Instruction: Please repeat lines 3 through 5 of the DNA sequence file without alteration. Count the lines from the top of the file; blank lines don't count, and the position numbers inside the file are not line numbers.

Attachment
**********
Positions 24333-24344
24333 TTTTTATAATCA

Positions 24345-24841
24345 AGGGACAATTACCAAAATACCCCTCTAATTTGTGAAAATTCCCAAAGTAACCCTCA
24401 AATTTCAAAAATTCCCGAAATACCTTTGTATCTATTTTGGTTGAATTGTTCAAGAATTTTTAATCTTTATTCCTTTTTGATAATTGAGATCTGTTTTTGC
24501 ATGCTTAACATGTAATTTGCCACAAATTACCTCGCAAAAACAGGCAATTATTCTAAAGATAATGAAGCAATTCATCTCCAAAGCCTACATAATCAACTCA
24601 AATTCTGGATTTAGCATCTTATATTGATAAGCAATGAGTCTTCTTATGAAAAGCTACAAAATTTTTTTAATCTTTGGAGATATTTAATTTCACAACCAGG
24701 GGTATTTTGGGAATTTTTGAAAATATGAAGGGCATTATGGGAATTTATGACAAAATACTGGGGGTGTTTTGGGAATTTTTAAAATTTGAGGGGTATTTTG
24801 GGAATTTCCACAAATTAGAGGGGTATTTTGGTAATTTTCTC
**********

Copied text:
Positions 24345-24841
24345 AGGGACAATTACCAAAATACCCCTCTAATTTGTGAAAATTCCCAAAGTAACCCTCA
24401 AATTTCAAAAATTCCCGAAATACCTTTGTATCTATTTTGGTTGAATTGTTCAAGAATTTTTAATCTTTATTCCTTTTTGATAATTGAGATCTGTTTTTGC